Furthermore, I think it is important to point out that the concept of protection still limits the scope for international engagement vis à vis more radical calls for promoting peace, justice or democracy globally. It mirrors the classic justification of state authority that has been criticised for being too conservative and hierarchical ever since Thomas Hobbes formulated it in the seventeenth century. The norm of protection is thus also useful for the P5 in bolstering the current international system upon which their privileged position rests.

In my view, the question regarding the positions of the veto powers on PoC is therefore not whether they support the principle or not; but which political meanings of PoC they support under which circumstances. While seemingly a question of the regulation of peacekeeping operations and the work of international humanitarian organisations, this question concerns the very regulation of international order: exactly where does the responsibility of states end and of international institutions begin when it comes to efforts at granting protection and preventing mass atrocities?

How ought international organisations to operate in relation to states that are incapable of protecting all people within their territory? Which measures should be applied, including sanctions and international law? How should incentive structures for sovereign authorities be managed? And, fundamentally, according to which conceptions of protection and civilians should states and international actors operate? Is for instance the promotion of human rights, democracy and economic development a part of the protection agenda through their supposed virtues in preventing civil war and mass atrocities?[6] Or does protection come at the expense of international promotion of economic justice and political freedom? Which models of state governance are consistent with the prevention of conflict and the promotion of PoC?

Ramesh Thakur writes: ‘As power and influence seep out of the U.S.-led transatlantic order and migrate toward Asia and elsewhere, who will manage the transition from the Westphalian system of world affairs to an alternative system, and how?’.[7] Oliver Stuenkel (2014) makes a similar observation concerning the position of emerging powers on PoC as a response to a situation where both the sovereignty principle is changing and a new multipolar world order emerging.[8] Anne Orford (2011) relates the question of protection to the very distribution of power between the UN, major powers and the rest, and criticises the doctrine of the Responsibility to Protect for failing to address this underlying problem.[9]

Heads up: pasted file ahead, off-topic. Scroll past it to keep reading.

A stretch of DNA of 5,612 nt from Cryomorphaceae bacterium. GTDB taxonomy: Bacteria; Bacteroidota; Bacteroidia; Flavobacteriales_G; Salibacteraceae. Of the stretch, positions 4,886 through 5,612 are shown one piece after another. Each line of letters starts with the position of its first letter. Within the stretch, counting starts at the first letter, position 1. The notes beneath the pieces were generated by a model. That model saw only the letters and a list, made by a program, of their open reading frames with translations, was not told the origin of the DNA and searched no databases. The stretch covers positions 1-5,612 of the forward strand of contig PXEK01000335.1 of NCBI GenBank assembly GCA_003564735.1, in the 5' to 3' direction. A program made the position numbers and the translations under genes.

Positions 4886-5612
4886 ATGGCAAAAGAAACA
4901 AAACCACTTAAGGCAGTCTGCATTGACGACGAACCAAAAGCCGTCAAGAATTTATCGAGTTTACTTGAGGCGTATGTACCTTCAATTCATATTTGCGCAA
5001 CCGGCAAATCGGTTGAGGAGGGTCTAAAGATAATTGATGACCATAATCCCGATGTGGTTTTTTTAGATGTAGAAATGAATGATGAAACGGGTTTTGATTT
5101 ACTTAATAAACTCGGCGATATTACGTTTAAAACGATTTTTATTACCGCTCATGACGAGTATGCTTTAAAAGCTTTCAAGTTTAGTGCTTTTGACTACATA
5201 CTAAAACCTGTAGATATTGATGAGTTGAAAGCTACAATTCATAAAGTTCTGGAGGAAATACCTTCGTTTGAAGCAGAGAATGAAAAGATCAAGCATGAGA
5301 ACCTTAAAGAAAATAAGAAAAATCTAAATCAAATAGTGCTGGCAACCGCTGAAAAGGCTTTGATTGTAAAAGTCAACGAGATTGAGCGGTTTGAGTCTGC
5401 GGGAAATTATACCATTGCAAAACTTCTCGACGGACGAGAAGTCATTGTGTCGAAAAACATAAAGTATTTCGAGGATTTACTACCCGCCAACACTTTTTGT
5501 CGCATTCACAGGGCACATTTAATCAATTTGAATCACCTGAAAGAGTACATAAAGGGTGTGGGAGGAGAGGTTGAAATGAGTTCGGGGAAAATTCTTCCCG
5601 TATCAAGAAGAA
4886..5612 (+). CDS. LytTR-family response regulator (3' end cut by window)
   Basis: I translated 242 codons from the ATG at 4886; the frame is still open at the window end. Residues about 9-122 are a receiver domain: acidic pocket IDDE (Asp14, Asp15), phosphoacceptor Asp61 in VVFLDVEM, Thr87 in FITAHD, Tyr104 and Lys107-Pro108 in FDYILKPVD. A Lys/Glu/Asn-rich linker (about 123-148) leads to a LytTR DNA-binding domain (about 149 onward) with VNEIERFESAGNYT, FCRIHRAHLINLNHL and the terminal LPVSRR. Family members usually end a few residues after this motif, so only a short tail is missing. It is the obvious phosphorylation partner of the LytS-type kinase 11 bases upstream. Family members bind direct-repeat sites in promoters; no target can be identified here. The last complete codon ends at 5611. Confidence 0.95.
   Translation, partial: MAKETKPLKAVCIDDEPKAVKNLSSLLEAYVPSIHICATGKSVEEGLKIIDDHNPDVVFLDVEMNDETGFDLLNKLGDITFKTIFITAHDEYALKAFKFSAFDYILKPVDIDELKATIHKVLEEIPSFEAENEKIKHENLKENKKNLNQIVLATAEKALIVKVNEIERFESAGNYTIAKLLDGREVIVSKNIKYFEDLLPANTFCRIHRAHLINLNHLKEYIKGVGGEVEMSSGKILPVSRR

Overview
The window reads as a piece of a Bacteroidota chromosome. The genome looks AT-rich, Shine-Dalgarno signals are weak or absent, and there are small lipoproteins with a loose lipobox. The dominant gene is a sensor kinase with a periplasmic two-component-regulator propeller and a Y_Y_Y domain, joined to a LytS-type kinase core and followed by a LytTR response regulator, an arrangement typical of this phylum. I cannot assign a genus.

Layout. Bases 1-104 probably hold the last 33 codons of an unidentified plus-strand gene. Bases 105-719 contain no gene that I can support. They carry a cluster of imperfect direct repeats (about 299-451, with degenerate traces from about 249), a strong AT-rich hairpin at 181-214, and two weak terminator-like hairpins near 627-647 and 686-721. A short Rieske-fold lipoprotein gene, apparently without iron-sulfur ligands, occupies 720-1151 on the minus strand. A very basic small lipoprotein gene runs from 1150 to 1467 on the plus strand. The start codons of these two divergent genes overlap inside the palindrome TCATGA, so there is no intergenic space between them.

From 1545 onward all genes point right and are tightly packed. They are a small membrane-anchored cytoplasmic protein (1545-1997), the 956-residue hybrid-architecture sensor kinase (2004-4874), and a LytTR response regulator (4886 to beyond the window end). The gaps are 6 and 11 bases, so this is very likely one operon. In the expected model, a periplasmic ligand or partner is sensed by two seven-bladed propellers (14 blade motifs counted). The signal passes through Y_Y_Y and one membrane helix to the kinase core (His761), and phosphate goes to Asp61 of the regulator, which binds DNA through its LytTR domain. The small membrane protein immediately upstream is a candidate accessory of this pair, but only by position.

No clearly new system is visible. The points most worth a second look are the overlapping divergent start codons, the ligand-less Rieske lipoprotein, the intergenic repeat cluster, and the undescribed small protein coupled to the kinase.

As I see it, two visions of world order are at stake in the commitment of the veto powers to PoC: (1) an order in which sovereignty, conditional upon a commitment to PoC, remains with the state, but where international institutions play an active role in supporting and influencing the decisions and capacities of the states, and (2) an order where the UN Security Council trumps state sovereignty and actively regulates the internal affairs of weak or conflict prone states. If conceived as a continuum, the P5 could be placed along this scale, with Russia and China closer to model 1 and the P3 (US, UK and France) leaning towards model 2.

Does this difference reflect a stronger commitment by the P3 to the norm of PoC as such? Presumably not, I would argue. PoC is not the leading motive of their international engagement. Given the military and political strength of the P3, the interventionist model of PoC rather serves their interests by allowing the expansion of their political influence and control across borders. This self-interest is still, as we have seen, compatible with a universalistic normative agenda like PoC, but takes it in certain political directions. Similarly, the emphasis by Russia and China on the principle of state sovereignty in model 1 should arguably not be seen as a commitment to state sovereignty as such or a rejection of PoC but a reflection of their geopolitical self-interest in limiting the global expansion of Western powers. In effect, it can be assumed that Russia and China would become more eager proponents of protection across borders had they shared or replaced the global predominance of the P3 and their allies.[10]